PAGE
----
After reading all of the articles stating there is such a need for educated individuals to fill the job market in Eastern Tennessee, I too, had to laugh. After graduating from East Tennessee State University with a high grade point average, spending one year co-oping at Eastman Chemical Company and specializing in the field that I am now enjoying great success in, I had to move 650 miles away to North Carolina to find employment.

Most of the people I graduated with that went on to college have also moved out of state to find decent paying jobs in their field of study. The problem was and still is that those in power to employ look to out-of-state universities instead of in-state, thinking that those institutions are teaching better skill sets. The other problem is for decades, the companies promoted from within individuals without the education, skill level, or competencies necessary for certain jobs just because the individual had seniority. I saw this firsthand when I applied time and time again for positions at a major manufacturing company.

Now they are reaping the benefits of what was sown for so many years. Like the other person in Utah, I am now a happy North Carolinian working for a community college teaching young people. It is a shame that the brain trust of the area has been outsourced to other states that now enjoy educated and skilled workers.

Deborah S. Clark Greenville, N.C.

The editorials below are based on the discredited Tarnoff Report that I address below. The terrible labor conditions in this region (low pay and class warfare) force most of our college graduates to flee the region in droves. Heather and Deborah are just a small sample of what goes on here.

Quoting a Sullivan County official, he confirmed again what most in power here will not address: "I was in no way casting dispersions on the level of education at ETSU. When I said that "we have ETSU students flipping burgers," I was pointing out that we do not have the level of jobs in this area to sustain the number of graduates from our local colleges. Therefore, they are forced to either leave the area or take what jobs are available to them, which in most cases are in the service area," The trouble is there are no decent jobs even in trades as the Tarnoff report revealed. See:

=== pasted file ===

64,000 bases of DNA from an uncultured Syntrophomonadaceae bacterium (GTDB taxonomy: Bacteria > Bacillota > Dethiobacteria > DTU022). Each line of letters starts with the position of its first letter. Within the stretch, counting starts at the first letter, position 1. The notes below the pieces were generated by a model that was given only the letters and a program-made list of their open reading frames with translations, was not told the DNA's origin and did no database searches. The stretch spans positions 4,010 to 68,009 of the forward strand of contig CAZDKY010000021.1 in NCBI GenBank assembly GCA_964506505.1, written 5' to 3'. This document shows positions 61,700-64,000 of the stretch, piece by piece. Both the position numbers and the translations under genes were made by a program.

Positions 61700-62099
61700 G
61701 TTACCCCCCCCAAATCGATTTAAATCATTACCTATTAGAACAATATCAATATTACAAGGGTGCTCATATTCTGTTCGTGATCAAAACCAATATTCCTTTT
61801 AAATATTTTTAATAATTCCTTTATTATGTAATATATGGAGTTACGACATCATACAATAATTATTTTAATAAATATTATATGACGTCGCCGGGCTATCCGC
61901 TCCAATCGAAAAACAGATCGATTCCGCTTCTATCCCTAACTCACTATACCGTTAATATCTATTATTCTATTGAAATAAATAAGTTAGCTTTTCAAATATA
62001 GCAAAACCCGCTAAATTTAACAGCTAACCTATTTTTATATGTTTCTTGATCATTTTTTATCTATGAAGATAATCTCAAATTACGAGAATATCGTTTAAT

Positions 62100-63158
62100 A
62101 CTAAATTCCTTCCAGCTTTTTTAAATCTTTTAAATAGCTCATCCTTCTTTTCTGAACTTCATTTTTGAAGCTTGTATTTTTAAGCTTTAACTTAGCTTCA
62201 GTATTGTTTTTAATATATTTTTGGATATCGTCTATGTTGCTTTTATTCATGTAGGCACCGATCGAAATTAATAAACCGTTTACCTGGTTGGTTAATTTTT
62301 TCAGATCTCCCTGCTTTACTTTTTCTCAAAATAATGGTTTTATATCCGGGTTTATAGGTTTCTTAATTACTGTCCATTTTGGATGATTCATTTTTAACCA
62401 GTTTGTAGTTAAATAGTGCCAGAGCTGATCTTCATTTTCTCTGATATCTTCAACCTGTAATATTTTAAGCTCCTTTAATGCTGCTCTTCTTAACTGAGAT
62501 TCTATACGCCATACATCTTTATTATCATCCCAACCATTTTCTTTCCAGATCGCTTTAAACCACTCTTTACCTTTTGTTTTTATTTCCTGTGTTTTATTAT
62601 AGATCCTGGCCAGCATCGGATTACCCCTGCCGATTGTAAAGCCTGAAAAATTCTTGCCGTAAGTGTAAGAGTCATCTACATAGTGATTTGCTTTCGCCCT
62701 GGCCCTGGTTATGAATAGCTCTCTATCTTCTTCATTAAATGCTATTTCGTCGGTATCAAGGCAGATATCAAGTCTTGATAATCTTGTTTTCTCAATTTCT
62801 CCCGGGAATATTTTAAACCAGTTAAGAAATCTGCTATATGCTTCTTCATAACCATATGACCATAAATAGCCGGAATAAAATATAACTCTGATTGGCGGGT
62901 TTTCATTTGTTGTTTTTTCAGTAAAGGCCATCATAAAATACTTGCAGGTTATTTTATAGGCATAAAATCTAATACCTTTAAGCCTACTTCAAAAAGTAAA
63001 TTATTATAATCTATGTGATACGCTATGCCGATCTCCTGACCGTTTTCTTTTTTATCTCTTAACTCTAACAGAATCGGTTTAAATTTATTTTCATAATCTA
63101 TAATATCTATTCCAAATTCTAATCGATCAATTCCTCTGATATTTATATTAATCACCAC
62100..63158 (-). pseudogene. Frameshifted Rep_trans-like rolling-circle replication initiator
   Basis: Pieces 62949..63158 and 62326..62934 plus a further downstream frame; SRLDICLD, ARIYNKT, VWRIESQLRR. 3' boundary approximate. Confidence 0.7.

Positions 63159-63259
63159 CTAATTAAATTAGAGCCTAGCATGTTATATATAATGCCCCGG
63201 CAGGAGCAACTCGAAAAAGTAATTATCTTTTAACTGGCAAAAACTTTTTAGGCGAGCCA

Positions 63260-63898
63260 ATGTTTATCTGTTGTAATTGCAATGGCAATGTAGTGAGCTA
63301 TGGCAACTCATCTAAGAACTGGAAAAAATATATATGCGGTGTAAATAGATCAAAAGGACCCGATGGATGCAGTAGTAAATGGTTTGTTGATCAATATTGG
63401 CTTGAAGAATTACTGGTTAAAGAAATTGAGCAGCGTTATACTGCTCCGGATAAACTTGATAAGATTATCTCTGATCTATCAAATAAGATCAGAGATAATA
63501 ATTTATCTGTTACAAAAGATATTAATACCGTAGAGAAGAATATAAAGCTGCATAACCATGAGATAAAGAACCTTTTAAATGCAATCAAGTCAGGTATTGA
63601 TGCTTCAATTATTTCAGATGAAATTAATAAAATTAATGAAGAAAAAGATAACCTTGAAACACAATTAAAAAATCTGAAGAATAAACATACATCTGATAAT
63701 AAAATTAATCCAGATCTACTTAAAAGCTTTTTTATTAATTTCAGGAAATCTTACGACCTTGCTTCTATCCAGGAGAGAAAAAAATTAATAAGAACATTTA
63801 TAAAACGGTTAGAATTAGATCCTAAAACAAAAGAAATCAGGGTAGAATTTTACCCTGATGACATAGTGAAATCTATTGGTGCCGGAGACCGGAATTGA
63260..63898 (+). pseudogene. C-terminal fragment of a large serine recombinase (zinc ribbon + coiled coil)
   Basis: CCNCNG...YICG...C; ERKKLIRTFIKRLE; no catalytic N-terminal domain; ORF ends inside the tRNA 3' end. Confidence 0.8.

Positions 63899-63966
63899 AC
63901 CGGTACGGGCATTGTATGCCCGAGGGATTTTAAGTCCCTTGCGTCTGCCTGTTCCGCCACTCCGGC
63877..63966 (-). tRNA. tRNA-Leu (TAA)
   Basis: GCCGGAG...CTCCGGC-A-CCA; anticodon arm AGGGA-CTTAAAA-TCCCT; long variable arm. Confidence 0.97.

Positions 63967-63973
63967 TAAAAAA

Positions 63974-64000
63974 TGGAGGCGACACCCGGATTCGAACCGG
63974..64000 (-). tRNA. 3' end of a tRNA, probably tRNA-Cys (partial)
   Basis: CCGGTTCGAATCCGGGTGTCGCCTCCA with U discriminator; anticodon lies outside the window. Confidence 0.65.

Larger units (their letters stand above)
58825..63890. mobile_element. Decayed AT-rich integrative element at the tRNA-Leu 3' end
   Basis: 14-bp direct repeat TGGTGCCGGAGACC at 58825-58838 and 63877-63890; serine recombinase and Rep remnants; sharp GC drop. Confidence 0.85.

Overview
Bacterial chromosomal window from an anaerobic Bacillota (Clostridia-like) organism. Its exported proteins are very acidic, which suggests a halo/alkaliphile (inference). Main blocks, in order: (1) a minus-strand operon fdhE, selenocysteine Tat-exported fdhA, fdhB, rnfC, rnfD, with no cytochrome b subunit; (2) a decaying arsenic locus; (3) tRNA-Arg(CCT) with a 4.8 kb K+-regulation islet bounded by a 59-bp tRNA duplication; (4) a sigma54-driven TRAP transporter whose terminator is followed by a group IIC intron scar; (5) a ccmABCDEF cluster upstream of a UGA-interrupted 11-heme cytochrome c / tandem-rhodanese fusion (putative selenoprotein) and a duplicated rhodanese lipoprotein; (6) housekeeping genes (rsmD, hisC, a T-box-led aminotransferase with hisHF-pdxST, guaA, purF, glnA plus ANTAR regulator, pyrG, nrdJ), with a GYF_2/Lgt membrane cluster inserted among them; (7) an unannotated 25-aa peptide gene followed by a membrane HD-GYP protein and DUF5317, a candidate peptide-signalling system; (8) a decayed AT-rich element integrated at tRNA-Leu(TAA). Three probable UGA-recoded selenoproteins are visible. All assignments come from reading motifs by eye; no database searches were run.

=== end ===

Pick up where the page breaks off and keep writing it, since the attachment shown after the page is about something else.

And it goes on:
Poor work ethic not the real issue

Printed Kingsport Times-News April 9, 2006

I commend Heather Rhoton (3/24) and Deborah Clark (3/28) as examples of the many qualified workers we have in Tri-Cities, yet their fate is all too common. I also laughed at the editorial about the need for high-tech workers. I was furious with the misguided editorial "Strong Work Ethic Sadly Lacking in Region" (Nov. 6). What is wrong with this picture? Is that why Heather and Deborah had to flee Tri-Cities? Why is our lazy, shiftless workforce highly sought elsewhere? Eastman CEO Ferguson has whined about high-tech workers since he got here, yet he isn't hiring. I checked Eastman.com, and there are no jobs listed for Kingsport, but it did announce a new plant in China.

As the Tarnoff report clearly stated, local business refuses to pay better wages to get the people they need. CEO Ferguson has a big problem paying less money and benefits in a social culture that holds education and achievement in contempt. As I was informed by one local business, college graduates don't mix into the local workforce, so "we don't hire people with college." The problem isn't work ethic or education, it's a cultural problem of social apartheid combined with an abusive, low-wage employment system that's driven thousands of qualified people to leave the area.

This leaves too many unqualified people not only illiterate, but often into drug and alcohol abuse. Their children are often unmotivated as well. Unless local culture changes, let's just ship Eastman Chemical to China and get it over with.

Lewis Loflin
Bristol, Va.